Physicians' Academy for Cardiovascular Education

Intensive SBP reduction associated with lower CVD and all-cause mortality risk

Systolic Blood Pressure Reduction and Risk of Cardiovascular Disease and Mortality A Systematic Review and Network Meta-analysis

Bundy JD, Li C, Stuchlik P, et al. - JAMA Cardiol. 2017; published online ahead of print

Background

Due to the J-shaped association reported between achieved blood pressure (BP) and risk of coronary heart disease (CHD), cardiovascular disease (CVD) and all-cause mortality, there is uncertainty regarding the optimal treatment targets for hypertensive patients [1,2]. Similarly, the relevant clinical practice guidelines are inconsistent, when recommending BP targets [3-5].

In this network meta-analysis of 42 randomized clinical trials (published before December 15, 2015) including 144 220 patients, the association of different levels of systolic BP (SBP) reduction with the risk of major CVD, stroke, CHD, CVD mortality, and all-cause mortality was evaluated.

Main results

Randomized groups with a mean achieved SBP of 120 to 124 mm Hg had the following HRs for major CVD:

Randomized groups with a mean achieved SBP of 120 to 124 mmHg had the following HRs for stroke:

A similar but weaker association between mean achieved SBP and CHD was observed.

Randomized groups with a mean achieved SBP of 120 to 124 mmHg had the following HRs for all-cause mortality:

Randomized groups with a mean achieved SBP of 120 to 124 mmHg had the following HRs for CVD mortality:

In the sensitivity analysis, the lowest-risk group for stroke was the group with an SBP of 120 to 124 mmHg, and the lowest-risk group for CVD mortality was the group with an SBP of less than 120 mmHg.

In the main analyses, the lowest-risk group for stroke was the group with an SBP of less than 120 mmHg, and the lowest-risk group for CVD mortality was the group with an SBP of 120 to 124 mmHg.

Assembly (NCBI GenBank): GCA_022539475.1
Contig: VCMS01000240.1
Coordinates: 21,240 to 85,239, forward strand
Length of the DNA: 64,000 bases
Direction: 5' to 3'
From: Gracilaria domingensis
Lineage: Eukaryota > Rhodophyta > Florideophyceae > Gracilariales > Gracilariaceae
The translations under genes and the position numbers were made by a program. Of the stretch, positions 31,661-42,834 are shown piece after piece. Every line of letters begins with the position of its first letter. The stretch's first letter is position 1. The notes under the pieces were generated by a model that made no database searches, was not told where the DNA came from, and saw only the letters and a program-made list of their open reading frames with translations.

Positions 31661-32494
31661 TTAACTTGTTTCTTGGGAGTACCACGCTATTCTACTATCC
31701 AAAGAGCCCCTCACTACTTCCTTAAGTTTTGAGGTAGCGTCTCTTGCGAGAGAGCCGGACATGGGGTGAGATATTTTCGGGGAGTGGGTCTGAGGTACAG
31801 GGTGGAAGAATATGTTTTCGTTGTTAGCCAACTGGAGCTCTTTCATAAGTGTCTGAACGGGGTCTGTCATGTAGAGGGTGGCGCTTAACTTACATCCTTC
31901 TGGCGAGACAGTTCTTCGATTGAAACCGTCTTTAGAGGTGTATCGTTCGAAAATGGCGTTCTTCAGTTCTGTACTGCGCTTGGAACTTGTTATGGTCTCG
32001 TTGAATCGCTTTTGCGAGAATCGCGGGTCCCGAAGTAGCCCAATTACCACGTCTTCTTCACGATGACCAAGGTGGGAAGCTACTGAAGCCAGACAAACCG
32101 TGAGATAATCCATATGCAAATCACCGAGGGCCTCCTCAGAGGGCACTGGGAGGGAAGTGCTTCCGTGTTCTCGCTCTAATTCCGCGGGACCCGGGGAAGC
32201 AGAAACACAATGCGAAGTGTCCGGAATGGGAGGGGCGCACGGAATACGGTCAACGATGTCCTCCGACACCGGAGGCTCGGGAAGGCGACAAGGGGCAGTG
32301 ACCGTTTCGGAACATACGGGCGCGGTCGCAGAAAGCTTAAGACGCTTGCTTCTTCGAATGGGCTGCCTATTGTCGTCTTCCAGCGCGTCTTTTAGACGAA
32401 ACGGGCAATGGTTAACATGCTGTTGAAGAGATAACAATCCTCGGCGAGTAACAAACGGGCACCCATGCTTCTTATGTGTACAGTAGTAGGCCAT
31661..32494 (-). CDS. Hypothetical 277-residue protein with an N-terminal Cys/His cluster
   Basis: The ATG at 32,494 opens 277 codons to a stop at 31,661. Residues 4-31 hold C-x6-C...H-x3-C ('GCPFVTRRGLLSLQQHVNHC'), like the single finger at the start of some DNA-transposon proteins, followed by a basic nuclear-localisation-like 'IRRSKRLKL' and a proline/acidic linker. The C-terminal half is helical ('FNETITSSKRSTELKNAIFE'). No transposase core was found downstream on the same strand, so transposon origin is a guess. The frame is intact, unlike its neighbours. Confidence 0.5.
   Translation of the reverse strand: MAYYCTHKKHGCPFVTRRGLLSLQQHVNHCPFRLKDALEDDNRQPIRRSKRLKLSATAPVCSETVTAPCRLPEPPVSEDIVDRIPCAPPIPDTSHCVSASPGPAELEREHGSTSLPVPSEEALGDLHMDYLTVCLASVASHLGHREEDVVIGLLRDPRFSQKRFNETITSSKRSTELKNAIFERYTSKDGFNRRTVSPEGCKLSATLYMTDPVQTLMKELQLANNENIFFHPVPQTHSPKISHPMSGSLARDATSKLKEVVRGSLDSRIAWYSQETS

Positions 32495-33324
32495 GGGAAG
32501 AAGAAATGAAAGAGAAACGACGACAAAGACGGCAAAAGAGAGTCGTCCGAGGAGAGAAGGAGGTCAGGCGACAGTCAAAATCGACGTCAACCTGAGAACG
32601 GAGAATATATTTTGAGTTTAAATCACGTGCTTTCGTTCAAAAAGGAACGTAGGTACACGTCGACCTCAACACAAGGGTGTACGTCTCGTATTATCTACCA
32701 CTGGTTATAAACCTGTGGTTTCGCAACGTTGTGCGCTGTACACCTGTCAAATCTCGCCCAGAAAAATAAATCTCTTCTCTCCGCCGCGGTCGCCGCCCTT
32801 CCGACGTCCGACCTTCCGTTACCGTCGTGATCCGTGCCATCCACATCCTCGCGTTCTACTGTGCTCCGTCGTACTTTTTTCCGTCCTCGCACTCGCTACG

Conclusion

In a network meta-analysis of randomized clinical trials, treating patients to reduce SBP below currently recommended targets was associated with a significantly reduced risk of CVD and all-cause mortality. These findings support a more intensive SBP control in patients with hypertension.

Editorial comment

In their editorial article [6] Yancy and Bonow comment that the meta-analysis by Bundy et al provide ‘’provocative evidence that lower is better and likely so in all cohorts with hypertension.’’ Based on the data they propose a 5-steps approach for the treatment of hypertension:

  • Confirm the diagnosis and evaluate secondary causes.
  • Determine the overall risk for CVD.
  • In those at higher CVD risk the target SBP goal should be less than 130 mmHg.
  • For those at lower risk the treatment goal should be less than 150 mmHg.
  • Keep in mind the risks of aggressive blood pressure lowering and polypharmacy.

The authors conclude: ‘’But for now, we should transition from the interrogative question of what treatment target is appropriate to the declarative statement that lower, preferably less than 130 mmHg, if safely attainable, is better.’’

References

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Find this article online at JAMA